ATHENS – They don’t know who first started calling them “the misfits.” It may have been a former staffer. What the members of the Georgia offensive line know is they like it.
Three of them are red-heads, for one thing. One of them, senior left tackle John Theus, rattled off the other reasons:
Left tackle Kolton Houston is in his sixth year. Right guard Greg Pyke (another redhead) was a lacrosse player. Center Brandon Kublanow (redhead) is undersized and (Theus said facetiously) “shouldn’t play college football.” Left guard Isaiah Wynn? He’s smallish too.
“It’s just a weird group of guys that get together and get along and just love to play with each other,” Theus said.
It’s working well, to the point where Georgia can now make a reasonable case for having one of the best offensive lines in college football. Just look at the rushing yards (256 per game, 12th in the country) and sacks allowed (just two in three games.) Starting quarterback Greyson Lambert was only hit twice last Saturday by South Carolina.
But the idea that the “misfits” are really that good has a big group of detractors: The misfits.
“I believe that it’s our tailbacks,” Theus said.
“These backs do make us look pretty good as well,” Pyke said.
“I would definitely say it’s more him than us,” Houston said, meaning star tailback Nick Chubb. “No doubt on that.”
Normally the story you’d be reading right now would be this: “Georgia’s offensive line wonders why it doesn’t get more credit.” After all, it’s Chubb this, Sony Michel that, and after last weekend, Lambert this and that. Why doesn’t the blocking get more attention?
But no, the five Georgia linemen actually go out of their way to credit the tailbacks. They bring it up themselves.
“I mean yeah, you see what they do on Saturdays. They’re pretty special,” Pyke said. “We’re doing a good job up front and everything, but I give all the credit to those guys.”
Both Houston and Theus have been at Georgia when the offensive line was considered the weakness on the offense, perhaps even of the team. The years 2010-13 were ones of inconsistency and, very often, struggles.
But there was also growth, building towards this. There wasn’t one single player who came in and fixed it. The front five simply stabilized last year, and after losing just one starter this year (center David Andrews, now starting for the New England Patriots) has so far managed to keep its level high.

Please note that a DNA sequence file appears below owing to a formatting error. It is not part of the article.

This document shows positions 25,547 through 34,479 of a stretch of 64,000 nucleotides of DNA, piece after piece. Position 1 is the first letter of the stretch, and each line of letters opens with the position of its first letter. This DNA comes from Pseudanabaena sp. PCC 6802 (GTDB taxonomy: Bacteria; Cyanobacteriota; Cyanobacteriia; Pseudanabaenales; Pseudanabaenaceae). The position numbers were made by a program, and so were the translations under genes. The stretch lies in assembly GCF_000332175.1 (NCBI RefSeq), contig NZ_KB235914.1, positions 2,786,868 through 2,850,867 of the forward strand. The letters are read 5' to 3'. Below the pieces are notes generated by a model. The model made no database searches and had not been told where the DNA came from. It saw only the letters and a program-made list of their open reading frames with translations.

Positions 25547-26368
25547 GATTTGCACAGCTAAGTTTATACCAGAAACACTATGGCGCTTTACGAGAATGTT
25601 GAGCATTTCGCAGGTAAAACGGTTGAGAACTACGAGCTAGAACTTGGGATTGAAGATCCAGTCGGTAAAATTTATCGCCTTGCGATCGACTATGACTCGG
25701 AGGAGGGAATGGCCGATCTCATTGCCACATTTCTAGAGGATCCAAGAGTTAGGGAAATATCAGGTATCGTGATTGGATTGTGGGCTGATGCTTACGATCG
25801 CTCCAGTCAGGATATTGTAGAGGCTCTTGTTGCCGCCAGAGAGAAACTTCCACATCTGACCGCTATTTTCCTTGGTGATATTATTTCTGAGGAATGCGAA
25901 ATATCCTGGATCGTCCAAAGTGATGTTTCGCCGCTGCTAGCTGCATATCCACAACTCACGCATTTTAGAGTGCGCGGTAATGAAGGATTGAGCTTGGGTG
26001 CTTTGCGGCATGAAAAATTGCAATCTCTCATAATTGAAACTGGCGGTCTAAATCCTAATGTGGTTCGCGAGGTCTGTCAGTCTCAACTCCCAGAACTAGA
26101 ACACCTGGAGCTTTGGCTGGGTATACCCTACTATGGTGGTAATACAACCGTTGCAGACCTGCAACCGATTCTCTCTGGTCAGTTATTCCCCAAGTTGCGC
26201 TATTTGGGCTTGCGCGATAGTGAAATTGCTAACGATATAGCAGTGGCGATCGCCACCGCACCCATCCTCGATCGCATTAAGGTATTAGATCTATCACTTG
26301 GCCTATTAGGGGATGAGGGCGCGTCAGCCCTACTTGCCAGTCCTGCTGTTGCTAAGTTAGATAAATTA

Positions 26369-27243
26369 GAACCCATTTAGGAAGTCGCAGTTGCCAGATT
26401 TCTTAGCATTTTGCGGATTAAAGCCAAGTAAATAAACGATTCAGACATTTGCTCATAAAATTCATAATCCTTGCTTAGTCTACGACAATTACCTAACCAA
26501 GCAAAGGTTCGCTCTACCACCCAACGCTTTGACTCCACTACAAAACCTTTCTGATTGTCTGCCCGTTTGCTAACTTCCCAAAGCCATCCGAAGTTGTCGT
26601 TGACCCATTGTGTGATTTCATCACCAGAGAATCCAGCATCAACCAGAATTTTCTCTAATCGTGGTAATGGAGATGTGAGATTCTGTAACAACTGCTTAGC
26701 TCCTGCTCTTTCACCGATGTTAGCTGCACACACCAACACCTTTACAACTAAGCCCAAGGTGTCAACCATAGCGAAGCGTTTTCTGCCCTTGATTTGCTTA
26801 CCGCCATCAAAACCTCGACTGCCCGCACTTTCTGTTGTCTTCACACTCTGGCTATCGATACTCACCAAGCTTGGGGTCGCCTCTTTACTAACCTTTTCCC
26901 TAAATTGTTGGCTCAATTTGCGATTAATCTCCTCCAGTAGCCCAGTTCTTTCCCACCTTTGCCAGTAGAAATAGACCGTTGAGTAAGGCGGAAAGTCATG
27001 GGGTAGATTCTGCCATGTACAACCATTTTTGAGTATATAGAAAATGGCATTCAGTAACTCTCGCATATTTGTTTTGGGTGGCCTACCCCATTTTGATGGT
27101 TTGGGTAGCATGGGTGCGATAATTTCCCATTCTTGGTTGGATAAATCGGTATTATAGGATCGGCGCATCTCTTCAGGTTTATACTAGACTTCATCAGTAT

“Those backs can make them look good at times, but there’s a lot of times where are our linemen make our backs look good,” coach Mark Richt said. “You can’t run the ball like we are running it without the linemen doing their job.”
As for the passing game, Richt pointed out that not only did Lambert not get sacked, but he had time in the pocket and clear lines of sight for his receivers.
Experience helps. Wynn, a sophomore, is the only new starter on the line. The rest of the group collectively now has 82 career starts. And despite the misfit label there are probably a few future NFL players in the group, with Theus and Pyke both potential high draft picks next year.
“We want to be the best, there’s no doubt about it, and that’s what we’re working for,” Theus said. “But like Kolton said, I think it’s a group effort. With the quarterbacks only getting hit twice, that’s running back protection, that’s receivers getting open, making the right reads and stuff. So it really is a team effort.
“But do we want to be the best in the country? Absolutely, and that’s a goal. But like Kolton said it’s definitely a team effort and we’ve got guys in our country who make us look good.”
It remains up to others to praise the group. Senior linebacker Jordan Jenkins, who has gone against this group for four years, put it in pretty simple terms, on something that has little to do with those star tailbacks.
“I hate seeing my own quarterback getting sacked, that’s something that really makes me angry,” Jenkins said. “And I haven’t seen a lot of that.”